Building a Nation, Building an Economy with STEM Education
July 28, 2015 03:34 pm
On July 27, Alliance for Excellent Education President Bob Wise addressed 200 STEM education leaders in Orlando, Florida, during the GE Foundation 2015 Summer Conference, “Bridging the Gap: Success for Tomorrow with STEM Skills Today.” The following blog post was inspired by his remarks.
In Singapore, teachers are called “nation builders,” a recognition of the role they play in preparing the leaders and workers who will sustain the country’s economic health and longevity. In an Information Age economy, educators—particularly those who teach the so-called STEM courses of science, technology, engineering, and math—are the main builders of our nation’s economic success.
We’ve all heard concerns about a shortage of STEM skills among our workforce and a lack of qualified STEM workers to meet industry demands. Building the STEM workforce is critically important; but, equally important is building a sustainable base of active consumers.
Two-thirds of this nation’s Gross Domestic Product (GDP) is based on people buying and selling goods and services to each other. While many factors contribute to a nation’s economic viability—productivity, regulatory policies, external events—ultimately, healthy economic growth depends on the ability of individuals to buy, and use, what a nation produces.
In the United States, educational attainment and income are directly linked more than in any other nation. The more you learn, the more you earn, and, by extension, the more you invest in the economy. Fortunately, the U.S. graduation rate has been increasing and reached 81 percent for the Class of 2013—the highest ever recorded.
But, increasing the high school graduation rate to 90 percent would mean—for just one class of dropouts—billions in new income, and, consequently, billions in increased annual spending, as well as 65,700 new jobs and moving many from tax consumers to tax payers.
Furthermore, those who go on to college and graduate with a STEM degree will earn, on average, $65,000 annually—$15,000 more per year than students in other majors. Now who is powering the economy?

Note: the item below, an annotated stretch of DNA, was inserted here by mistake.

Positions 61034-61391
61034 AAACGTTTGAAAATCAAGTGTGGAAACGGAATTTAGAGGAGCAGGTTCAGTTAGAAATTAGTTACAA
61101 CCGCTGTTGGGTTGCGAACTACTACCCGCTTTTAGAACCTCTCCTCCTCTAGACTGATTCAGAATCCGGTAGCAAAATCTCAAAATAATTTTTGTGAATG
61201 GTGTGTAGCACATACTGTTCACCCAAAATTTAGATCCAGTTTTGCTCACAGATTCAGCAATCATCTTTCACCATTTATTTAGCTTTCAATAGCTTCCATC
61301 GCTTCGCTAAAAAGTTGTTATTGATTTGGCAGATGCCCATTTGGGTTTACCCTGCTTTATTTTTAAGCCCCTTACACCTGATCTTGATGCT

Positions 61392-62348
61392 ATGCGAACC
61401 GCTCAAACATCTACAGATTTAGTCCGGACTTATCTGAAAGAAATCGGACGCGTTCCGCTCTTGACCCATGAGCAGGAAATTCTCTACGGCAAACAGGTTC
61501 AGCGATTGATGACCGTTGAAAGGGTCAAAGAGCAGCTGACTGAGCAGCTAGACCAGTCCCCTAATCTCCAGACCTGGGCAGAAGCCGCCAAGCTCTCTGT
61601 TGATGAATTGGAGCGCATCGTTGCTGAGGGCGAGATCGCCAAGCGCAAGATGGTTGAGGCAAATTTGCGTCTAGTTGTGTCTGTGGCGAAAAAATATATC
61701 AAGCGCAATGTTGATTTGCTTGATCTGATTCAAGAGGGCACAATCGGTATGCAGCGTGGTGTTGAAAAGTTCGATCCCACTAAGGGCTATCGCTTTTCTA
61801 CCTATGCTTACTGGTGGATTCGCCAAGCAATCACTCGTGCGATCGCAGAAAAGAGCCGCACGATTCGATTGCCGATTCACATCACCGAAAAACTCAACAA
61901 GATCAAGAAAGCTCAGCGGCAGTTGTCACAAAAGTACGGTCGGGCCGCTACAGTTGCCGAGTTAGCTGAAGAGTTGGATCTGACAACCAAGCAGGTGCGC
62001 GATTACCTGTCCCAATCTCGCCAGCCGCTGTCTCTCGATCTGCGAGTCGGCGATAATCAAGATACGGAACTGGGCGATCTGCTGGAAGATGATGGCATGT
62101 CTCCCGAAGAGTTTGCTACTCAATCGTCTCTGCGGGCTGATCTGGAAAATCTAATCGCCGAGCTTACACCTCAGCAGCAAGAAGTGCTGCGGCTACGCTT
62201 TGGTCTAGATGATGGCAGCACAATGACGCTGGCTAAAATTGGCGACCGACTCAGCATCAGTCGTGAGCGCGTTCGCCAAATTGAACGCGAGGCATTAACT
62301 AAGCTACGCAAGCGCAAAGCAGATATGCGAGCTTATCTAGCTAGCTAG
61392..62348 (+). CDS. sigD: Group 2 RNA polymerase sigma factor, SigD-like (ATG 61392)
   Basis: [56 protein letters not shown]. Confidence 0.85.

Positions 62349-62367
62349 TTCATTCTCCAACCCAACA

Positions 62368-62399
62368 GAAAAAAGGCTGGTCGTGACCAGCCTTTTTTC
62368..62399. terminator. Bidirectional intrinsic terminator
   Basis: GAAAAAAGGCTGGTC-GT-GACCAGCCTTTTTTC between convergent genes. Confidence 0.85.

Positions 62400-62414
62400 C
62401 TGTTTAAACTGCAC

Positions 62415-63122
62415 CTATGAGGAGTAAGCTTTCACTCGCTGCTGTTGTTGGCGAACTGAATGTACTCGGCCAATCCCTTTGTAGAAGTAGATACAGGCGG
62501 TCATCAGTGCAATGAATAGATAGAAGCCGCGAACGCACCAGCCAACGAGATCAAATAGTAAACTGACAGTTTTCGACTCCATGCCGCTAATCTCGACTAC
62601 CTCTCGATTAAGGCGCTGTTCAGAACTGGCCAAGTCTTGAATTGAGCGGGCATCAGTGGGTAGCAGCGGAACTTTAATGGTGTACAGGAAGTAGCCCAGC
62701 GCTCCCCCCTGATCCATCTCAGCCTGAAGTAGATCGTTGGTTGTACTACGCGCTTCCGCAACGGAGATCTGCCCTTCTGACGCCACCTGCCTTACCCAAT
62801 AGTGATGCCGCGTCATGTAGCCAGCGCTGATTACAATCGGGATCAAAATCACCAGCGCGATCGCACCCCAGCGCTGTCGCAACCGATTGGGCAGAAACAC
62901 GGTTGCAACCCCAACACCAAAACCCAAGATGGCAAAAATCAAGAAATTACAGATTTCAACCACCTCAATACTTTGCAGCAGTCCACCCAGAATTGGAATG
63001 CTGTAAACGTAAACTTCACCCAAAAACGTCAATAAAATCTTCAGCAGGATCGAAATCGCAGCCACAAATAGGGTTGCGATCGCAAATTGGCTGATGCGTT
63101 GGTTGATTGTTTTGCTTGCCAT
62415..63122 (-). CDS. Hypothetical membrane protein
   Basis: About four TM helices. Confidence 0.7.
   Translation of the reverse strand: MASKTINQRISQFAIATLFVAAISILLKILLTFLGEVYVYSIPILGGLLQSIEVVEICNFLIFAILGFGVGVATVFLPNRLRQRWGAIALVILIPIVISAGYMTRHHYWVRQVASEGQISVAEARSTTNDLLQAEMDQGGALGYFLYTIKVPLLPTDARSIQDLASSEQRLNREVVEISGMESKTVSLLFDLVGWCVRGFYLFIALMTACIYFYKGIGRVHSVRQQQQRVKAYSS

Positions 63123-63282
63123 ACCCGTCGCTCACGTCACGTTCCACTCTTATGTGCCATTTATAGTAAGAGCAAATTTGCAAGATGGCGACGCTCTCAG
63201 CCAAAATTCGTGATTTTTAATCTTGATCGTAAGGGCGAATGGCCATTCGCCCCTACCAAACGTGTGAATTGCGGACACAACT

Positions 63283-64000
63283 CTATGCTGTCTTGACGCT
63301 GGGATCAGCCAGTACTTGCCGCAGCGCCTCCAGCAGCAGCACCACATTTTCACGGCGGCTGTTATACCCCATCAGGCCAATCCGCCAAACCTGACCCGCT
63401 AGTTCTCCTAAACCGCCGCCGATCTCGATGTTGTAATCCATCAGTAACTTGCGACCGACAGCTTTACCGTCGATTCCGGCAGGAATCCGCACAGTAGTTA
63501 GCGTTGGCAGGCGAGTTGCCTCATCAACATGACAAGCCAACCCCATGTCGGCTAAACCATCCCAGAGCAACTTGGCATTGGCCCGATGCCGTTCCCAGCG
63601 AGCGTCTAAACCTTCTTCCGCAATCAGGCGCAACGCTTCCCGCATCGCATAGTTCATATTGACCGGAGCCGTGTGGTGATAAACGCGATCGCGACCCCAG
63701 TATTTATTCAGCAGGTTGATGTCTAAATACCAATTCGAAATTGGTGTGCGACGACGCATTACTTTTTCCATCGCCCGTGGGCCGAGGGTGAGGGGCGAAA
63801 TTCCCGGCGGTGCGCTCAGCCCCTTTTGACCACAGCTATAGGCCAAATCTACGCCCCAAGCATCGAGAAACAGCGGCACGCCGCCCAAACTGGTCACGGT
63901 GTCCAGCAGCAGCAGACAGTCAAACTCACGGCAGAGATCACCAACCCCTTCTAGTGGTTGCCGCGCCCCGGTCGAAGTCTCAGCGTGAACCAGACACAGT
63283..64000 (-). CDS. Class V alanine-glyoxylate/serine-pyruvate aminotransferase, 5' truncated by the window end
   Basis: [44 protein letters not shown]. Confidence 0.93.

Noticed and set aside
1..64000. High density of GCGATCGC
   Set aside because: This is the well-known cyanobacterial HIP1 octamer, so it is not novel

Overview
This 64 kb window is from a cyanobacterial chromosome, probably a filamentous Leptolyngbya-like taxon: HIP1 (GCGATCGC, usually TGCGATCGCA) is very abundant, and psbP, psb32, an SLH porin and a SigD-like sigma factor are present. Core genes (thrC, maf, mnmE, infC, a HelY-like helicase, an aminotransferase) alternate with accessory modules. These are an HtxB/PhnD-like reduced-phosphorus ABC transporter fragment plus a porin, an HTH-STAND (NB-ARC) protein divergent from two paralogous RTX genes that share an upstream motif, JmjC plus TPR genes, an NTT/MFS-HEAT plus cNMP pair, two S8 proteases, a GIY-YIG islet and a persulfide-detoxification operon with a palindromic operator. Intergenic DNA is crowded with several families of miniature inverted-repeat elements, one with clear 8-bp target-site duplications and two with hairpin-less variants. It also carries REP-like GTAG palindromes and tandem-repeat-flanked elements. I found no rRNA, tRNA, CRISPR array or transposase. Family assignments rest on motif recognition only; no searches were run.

Investing in students’ STEM education literally pays dividends for our nation’s economic prosperity. Looking at international math performance on the Programme for International Student Assessment (PISA) provides a glimpse at the economic benefits the United States could realize. This highly regarded assessment, given to 15-year-olds by the Organisation for Economic Co-operation and Development (OECD), measures not only what students know, but how well they demonstrate the deeper learning competencies of creative thinking and problem solving.
U.S. students scored 481 in math on PISA, placing the United States between the Slovak Republic and Lithuania, and thirty-eight points below Finland, which often is lauded for its superior educational system.
If we increased U.S. PISA scores by only twenty-five points over the next twenty years—something Poland did in just six years—we could raise the GDP $40 trillion over what it otherwise would have been. If we raised our performance a full thirty-eight points to match Finland, we would raise our economy $103 trillion—more than six times our current GDP!
Such an economic transformation is possible. But to realize these benefits, we must invest in our students and provide them with engaging career-based learning in and out of the classroom. That is how we will build our economy.
Schools such as STEM Academy of Hollywood in Los Angeles, California, demonstrate one way to set students on the path for the academic and career success that will fuel our economy. At STEM Academy, Linked Learning students study engineering and medicine as part of their everyday curriculum. Students studying the health professions work in hands-on internships at Kaiser Permanente where Kaiser physicians mentor students throughout the year. The formula for success is really quite simple, and one the Alliance has witnessed firsthand in similar programs: rigorous academics, work-based learning, and integrated student support that enable traditionally underserved students to acquire the STEM and career skills they need to succeed in college and beyond—and to succeed as consumers.
Forty years ago, decent paying jobs with low skill requirements were much more abundant, and traditionally underserved student populations—students from low-income families and students of color—represented a much lower percentage of the student population. But, modern demographics tell a different story for today’s students. In the most recently-completed school year, students of color and low-income students made up almost a majority of the K–12 student population for the first time ever. Shortchanging their education needs was never morally right; but now that they represent half our future consumers, it is economically impossible.
A nation’s economic growth needs people to buy and consume goods and services. But if we don’t invest in STEM education and prepare all students for college and career success, history predicts that half of our students potentially will become low-level consumers. Earning is directly based on learning and even modest gains in STEM performance yield major economic growth.
We cannot afford to overlook the educational needs of traditionally underserved students. They are our future workers and consumers. We must provide all students access to academically rigorous course work and career-based learning designed to support them in college, career, and life. Our nation’s economic success depends on it.
Bob Wise is president of the Alliance for Excellent Education and former governor of West Virginia.